No spoilers here, so don’t worry. All in all, a decent book and a fitting end. I was satisfied, and as long as Mrs. Rowling doesn’t write any more books in this world she has crafted, it is a very nice collection that feels complete.
Since the Order of the Phoenix, I’ve seriously felt like she should just have been honest and titled one of her books Harry Potter and the Boring Chunks of Exposition. Up through Goblet of Fire, J.K. was pretty good about keeping the action, the story, moving, only stopping once in a while to fill in a gap here and there. It is something that tends to happen in any book that tries to keep secrets from the audience, since you have to omit certain things to retain the mystery, there will come a point where you have to show that it has been figured out. How uncomfortable or odd that telling is usually depends on the type of information hidden and how much. In the Potter books, entire characters are essentially hidden from the reader, and trying to get that much information back to the reader is hard. J.K. Rowling, by Order of the Phoenix, just started resorting to “the lecture”, which is to say you suddenly (or not so suddenly) get an entire chapter of one character explaining things to another character. In many other books this is usually avoided by having the unknown information spread out among a handful of characters who meet up and share, the back and forth of it and the fact that many characters are also finding out stuff too involves the reader much more deeply than when one character just dumps fifteen pages of backstory on another.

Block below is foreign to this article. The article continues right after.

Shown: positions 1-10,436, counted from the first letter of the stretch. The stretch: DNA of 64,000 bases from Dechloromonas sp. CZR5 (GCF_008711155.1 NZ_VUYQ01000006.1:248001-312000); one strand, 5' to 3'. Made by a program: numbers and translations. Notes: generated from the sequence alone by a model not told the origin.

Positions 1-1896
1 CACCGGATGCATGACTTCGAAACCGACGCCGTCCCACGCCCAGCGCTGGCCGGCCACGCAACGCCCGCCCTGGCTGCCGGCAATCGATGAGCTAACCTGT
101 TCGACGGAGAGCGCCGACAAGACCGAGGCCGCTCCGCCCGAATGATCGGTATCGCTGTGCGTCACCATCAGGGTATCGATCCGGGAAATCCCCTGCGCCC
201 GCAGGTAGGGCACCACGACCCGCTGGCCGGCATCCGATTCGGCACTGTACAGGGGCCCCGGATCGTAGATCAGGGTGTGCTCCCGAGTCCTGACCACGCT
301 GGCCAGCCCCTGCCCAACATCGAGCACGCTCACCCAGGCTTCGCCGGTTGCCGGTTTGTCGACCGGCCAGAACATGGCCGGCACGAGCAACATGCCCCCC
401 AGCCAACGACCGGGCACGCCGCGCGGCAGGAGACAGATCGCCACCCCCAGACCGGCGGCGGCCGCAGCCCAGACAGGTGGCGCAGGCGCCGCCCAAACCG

In that respect, Deathly Hallows was the worst book of the series. There probably nearly a dozen chapters of someone dumping information on Harry, only some of which he has figured out on his own and where he hardly participates in the conversation except to repeat back some of the information in the form of questions to prod the other person onward.
I also can honestly say that I wasn’t very surprised. The book consisted almost entirely of telegraphed punches, you can see every twist coming if you are paying attention. Of course, this is, after all, a children’s book, so don’t bring your CSI trained analytical mind with you and you’ll enjoy the book much more.
And just to make sure people don’t think I’m hating on the book, I really did enjoy it, and I gladly recommend this series to anyone. It is worth the read.